There are pros and cons to being the only woman in the room. It’s no surprise that men and women communicate differently, and a male-dominated room will by extension be full of male-oriented communication. Women have their own way of expressing thoughts and ideas that some argue may be more selective or measured, but oftentimes it’s unique personalities, not just gender differences that cause conflicts.

I’ve found the key is expressing yourself with certainty. Disagreeing on every minor count will usually just irritate everyone around you and softening opinions will get you run over. If you pick and choose your spots to dig in, and clearly and rationally express your decisions, people may be surprised, but you’ll command more respect. Leverage it in a positive way!

What do you tell female employees who ask you for advice on how to carry themselves in leadership roles?

The reality is, women are still a minority in management. There are gender-based expectations on both sides. For instance, women can be quick to assume men are being confrontational, the way men can be quick to assume women are being emotional.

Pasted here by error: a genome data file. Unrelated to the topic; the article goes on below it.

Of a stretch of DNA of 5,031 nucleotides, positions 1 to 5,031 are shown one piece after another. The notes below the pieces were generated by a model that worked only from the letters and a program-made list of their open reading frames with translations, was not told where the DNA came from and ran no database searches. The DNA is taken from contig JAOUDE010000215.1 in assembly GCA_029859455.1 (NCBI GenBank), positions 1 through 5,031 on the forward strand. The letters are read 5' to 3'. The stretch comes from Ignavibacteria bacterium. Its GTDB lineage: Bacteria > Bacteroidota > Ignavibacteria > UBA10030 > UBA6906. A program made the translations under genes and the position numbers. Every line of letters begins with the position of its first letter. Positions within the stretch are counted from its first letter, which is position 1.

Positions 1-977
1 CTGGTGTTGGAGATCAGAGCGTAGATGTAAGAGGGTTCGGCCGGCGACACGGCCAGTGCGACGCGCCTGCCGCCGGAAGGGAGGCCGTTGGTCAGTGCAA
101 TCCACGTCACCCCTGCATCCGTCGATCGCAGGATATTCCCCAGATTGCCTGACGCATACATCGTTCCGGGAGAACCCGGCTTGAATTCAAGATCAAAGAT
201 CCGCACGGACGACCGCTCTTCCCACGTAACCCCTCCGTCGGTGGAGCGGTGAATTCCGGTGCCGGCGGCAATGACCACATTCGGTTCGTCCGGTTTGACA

I’ve found the easiest way to communicate leadership is to choose to be up-front. I avoid office politics, and some people have criticized my aversion to subtlety. Personally, I’ve always found it better to defend my boundaries (in whatever context) than to let things fester on the off chance that they resolve themselves.

The other key to my management style is predictability. I do my best to be consistent and transparent, because men and women often struggle to read one another. Predictability also makes me more approachable, and enables me to communicate more easily with others.

Hindsight is 20/20. Which assumption of yours, going in, was the most thoroughly disproven?

I’m fortunate to work in an environment I believe in and genuinely like. My background, though, was fairly privileged. Before working in marketing, I was an engineer. To my surprise, I found being a female at the upper echelons of tech marketing more difficult than being a female engineer.